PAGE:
At the head of de Leon's Lilliputian town is a church, also fashioned from homeless placards. While to viewers the presence of the church resonates most immediately with the phrase "God bless you" and its repeated appearance on all of the micro-architecture, it is a reference to another form of exchange occurring in de Leon's neighborhood. De Leon describes the local church's form of "charity"--to provide the homeless with food and shelter in exchange for indoctrination and work--as payment for their commitment to proselytizing the gospel. Placed harum-scarum next to the church are some 30 to 40 houses that de Leon has glued together from his collection of homeless signs. Adjacent to the village in miniature are three video monitors and one video projection. Showing an ongoing rush of cars from beneath a highway overpass, the video on the three monitors has been taken from the artist's studio window, which is situated slightly under the highway. The larger projection has been taken from the same cocked and underneath position but depicts a collision--an overturned semi-truck. Above the small town hang more placards. The emphasis here is on the space underneath. Not only do these people often occupy spaces beneath bridges and overpasses but also the underneath of class. They are members of the underneath, the dirty underbelly of capitalism itself.
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As for beauty and form, there is a formalism of the ad-hoc--an aesthetic of the on-the-spot--at work in de Leon's installation. De Leon documents what he has seen and experienced using the detritus of other lives. It is an intentionally minor formalism, a beauty of urban spaces that is brought home in the video capturing cars speeding down the freeway and in the projection of a highway accident. But traditional form is not the modus operandi of this particular installation. Rather, this work is about a way to exist within an impossible urban setting, about people who occupy the interstices of a city--an urban realm consisting only of interstices and no center.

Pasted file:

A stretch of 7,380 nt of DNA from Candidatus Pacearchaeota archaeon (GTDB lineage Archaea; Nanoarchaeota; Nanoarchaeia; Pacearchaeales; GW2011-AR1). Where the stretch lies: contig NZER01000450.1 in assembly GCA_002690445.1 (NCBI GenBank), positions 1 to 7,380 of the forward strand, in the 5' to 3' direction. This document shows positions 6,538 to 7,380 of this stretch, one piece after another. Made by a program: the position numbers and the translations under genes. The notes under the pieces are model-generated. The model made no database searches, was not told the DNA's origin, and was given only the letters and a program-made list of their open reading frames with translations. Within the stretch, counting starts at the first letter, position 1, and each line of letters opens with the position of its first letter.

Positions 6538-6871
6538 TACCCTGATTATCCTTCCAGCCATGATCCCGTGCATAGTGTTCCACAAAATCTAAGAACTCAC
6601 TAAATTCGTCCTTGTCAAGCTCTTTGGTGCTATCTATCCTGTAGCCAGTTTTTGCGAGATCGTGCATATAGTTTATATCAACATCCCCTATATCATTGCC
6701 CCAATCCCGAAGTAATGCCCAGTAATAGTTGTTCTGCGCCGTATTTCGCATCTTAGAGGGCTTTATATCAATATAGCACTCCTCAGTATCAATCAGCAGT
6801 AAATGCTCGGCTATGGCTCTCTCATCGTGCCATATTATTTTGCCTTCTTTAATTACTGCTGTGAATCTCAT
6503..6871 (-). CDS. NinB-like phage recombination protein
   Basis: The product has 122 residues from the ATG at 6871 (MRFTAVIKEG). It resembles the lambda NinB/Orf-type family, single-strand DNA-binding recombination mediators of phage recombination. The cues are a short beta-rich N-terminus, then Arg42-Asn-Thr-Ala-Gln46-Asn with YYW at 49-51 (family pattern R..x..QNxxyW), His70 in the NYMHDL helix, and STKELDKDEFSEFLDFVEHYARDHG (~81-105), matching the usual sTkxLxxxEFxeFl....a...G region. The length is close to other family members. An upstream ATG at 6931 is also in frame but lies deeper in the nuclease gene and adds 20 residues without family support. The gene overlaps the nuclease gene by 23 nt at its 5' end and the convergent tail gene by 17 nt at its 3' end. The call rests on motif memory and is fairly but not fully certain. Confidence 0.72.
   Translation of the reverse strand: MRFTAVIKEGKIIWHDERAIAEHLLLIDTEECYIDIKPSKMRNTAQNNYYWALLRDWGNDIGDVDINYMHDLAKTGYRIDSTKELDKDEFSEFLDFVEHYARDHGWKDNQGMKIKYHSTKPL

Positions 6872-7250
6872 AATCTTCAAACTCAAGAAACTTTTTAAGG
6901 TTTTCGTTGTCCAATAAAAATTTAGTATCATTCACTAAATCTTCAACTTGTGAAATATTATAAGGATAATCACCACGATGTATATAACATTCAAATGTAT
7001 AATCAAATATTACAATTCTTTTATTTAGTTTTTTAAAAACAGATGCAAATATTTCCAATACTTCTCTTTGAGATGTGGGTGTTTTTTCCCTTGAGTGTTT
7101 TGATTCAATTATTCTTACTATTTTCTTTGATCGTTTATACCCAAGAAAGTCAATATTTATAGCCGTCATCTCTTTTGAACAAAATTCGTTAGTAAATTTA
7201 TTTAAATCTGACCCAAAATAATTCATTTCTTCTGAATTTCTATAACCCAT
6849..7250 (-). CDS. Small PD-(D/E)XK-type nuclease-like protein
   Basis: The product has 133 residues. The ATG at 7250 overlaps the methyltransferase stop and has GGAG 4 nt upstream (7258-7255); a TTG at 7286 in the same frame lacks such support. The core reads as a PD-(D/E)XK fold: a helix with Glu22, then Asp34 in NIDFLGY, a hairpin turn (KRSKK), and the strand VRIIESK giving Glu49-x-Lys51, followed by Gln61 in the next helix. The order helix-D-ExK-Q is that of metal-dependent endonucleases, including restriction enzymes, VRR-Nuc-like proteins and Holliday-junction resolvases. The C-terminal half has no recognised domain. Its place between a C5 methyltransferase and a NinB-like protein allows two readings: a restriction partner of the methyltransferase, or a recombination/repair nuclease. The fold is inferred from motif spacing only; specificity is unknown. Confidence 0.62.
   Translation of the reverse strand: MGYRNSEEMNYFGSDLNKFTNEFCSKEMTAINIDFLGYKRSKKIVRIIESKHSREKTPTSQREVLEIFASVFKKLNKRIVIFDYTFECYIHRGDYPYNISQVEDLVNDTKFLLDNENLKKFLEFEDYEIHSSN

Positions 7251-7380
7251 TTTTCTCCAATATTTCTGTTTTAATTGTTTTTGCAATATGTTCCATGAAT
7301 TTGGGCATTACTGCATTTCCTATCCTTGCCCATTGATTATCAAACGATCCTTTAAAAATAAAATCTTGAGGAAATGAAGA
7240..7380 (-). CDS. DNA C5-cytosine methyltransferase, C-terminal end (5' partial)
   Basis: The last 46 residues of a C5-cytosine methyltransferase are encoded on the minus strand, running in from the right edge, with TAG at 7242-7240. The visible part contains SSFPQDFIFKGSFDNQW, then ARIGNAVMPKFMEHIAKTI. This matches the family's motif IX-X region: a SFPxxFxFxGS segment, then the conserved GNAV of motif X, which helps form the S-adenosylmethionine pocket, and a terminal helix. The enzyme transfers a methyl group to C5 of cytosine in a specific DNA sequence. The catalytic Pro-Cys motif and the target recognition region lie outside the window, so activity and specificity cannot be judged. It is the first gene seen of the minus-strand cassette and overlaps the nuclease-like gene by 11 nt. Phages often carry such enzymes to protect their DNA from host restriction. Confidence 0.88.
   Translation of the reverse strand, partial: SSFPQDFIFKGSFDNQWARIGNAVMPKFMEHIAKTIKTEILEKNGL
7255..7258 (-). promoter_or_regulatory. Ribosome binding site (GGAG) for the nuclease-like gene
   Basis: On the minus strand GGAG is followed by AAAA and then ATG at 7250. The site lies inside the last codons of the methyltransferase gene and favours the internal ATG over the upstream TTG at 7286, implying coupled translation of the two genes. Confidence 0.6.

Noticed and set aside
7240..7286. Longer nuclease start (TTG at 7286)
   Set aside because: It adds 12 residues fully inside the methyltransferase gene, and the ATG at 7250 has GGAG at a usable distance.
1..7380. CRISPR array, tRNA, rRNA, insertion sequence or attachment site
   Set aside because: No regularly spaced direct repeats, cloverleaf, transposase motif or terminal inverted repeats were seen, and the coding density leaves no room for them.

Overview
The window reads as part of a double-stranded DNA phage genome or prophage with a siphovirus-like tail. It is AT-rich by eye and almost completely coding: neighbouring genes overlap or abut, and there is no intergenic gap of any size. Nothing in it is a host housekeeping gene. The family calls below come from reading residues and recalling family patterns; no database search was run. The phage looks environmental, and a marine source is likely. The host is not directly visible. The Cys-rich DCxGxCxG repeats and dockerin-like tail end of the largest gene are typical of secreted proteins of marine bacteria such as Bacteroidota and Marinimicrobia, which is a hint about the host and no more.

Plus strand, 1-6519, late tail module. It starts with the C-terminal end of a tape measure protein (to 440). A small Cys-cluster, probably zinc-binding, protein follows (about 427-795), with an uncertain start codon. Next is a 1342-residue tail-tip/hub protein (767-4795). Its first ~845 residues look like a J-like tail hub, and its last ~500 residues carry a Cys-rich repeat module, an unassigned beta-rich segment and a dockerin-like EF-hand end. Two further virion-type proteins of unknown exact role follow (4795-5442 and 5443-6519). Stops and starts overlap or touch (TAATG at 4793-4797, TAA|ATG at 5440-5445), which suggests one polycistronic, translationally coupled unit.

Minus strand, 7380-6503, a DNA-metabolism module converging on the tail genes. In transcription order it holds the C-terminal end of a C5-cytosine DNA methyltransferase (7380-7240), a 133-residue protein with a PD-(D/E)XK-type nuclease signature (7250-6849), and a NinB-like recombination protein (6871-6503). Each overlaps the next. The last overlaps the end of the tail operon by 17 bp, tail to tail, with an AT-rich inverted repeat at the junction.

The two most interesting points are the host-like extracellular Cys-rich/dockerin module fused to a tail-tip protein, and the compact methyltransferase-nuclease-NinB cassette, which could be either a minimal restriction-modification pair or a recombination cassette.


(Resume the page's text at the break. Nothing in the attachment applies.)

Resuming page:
De Leon's quiet moral point may go unheeded because we find ourselves universally beyond moral point-making in the art world. The lofty ideals of modernism's avant-garde have gone unrealized, and the promises of revolution and social transformation in the early 20th century were not kept. These so-called failures seem to forewarn us against moralizing and promising ever again. Yet de Leon's installation causes us to pause and question the local exceptions to this universality. Perhaps in other parts of the world there is little need to make moral points. Though doesn't being in Texas--the state from which our illustrious boob-leader has come--make us more open to some sense of morality? Doesn't living in what a friend of mine described as "the most hated city in the most hated state in the most hated country in the world" make us somehow more responsible for unpacking moral conundrums?
De Leon's work begs "whither morality" by way of a brute sense of pragmatism. Mobilized by economic exchange at many levels, this work reinforces the hard truth that no gift is free. De Leon's work, however, is not so much driven by dogma (like the annoying information plaques at the Dallas Center for Contemporary Art that pose demeaning questions such as "How does this work make you feel?") but by indignant exposé. De Leon's work will make you think about the role of morals and moralizing not only in our own back yard but also in the current state of the art world and beyond.